Is God with Us?
Is God with us or not? It is a question that may be more present in our lives than we may realize...in a world where more than a thousand
children die every day from starvation and illness, in a world where famines create drastic hunger, in a world where war claims lives not only of soldiers and innocents, but also
of refugees who can't have their basic human needs met, in a time when we might feel like we might be surrounded by the prospect of death. And in this particular week I did two
funerals, one for a church member who died unexpectedly, and one for a previous church member whose death also was not quite expected. With deaths and tragedies surrounding us,
let us look to today's Scriptures to answer the question of whether God is with us through it all.
Our lesson this morning from Exodus reminds us that the people who had followed Moses out of Egypt and crossed the Red Sea, seen the miracle of
God parting the waters so that they may pass safely and then the waters closing in on their captors who pursued them...even they in the wilderness, when they began to feel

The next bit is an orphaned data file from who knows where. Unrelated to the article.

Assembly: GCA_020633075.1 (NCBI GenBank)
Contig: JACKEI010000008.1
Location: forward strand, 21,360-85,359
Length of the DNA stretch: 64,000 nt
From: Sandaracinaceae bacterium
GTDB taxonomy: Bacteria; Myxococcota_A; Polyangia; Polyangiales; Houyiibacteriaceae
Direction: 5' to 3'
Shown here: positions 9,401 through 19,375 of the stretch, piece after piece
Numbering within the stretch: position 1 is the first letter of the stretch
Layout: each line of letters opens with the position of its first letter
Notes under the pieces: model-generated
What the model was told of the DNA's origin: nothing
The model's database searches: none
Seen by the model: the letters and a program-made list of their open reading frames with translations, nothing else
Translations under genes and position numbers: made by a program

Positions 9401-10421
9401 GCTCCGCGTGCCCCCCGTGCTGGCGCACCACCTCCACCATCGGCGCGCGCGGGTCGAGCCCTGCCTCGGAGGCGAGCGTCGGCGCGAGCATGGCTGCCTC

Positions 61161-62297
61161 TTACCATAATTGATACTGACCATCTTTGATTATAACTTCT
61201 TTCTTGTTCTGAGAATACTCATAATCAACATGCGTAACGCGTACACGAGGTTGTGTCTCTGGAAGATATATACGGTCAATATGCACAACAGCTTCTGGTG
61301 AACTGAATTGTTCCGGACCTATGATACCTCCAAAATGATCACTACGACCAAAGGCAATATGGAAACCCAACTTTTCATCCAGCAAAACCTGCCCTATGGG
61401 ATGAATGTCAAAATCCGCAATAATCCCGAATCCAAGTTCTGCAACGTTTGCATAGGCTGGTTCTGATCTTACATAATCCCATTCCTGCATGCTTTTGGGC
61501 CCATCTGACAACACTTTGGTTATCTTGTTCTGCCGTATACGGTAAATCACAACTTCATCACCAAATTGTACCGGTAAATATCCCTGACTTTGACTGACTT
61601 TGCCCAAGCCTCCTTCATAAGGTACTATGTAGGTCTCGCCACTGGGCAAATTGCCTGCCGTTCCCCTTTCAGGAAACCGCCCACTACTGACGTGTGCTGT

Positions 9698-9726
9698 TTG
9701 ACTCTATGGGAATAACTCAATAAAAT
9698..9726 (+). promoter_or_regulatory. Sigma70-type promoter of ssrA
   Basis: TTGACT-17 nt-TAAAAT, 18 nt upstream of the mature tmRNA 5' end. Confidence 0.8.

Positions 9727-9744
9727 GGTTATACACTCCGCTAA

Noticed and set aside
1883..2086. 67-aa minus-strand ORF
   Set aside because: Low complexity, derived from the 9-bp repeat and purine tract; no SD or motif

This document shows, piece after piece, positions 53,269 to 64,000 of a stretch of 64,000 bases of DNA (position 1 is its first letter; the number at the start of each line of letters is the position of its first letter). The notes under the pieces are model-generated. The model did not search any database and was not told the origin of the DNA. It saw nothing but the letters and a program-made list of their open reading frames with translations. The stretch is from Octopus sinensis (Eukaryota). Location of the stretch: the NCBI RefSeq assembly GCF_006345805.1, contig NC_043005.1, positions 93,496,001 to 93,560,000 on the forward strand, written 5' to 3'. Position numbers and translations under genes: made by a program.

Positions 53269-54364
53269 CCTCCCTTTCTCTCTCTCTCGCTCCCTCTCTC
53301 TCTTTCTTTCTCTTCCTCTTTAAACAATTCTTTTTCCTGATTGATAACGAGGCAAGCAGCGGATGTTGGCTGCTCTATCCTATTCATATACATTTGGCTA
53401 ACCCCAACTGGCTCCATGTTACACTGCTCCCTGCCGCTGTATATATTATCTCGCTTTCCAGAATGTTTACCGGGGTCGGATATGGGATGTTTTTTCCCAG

difficulty, challenge and despair, began to quarrel with Moses. "How could you bring us out into this place so that we will die here? Where is God? Is God with us or not?" So it
is a question that goes back thousands of years, even for a people of faith. "Is God with us?" In God's conversation with Moses, Moses is told what to do and God provides for
them water, a symbol of something that is essential for all human life, the life of plants and animals. Water. Life-giving water is supplied for them out of a rock in the middle
of the desert. So if you can't gain some assurance from that as God's people wandering in the wilderness at that time, you're never going to be assured. But God provided for them
at that time.
Jesus answers that question in a different way when he meets the Samaritan woman who was drawing water at the well. And Jesus uses that time of
interface with this person who was considered an outcast or untouchable by the Jewish people and had conversation with her and actually asked her to serve him which, had she done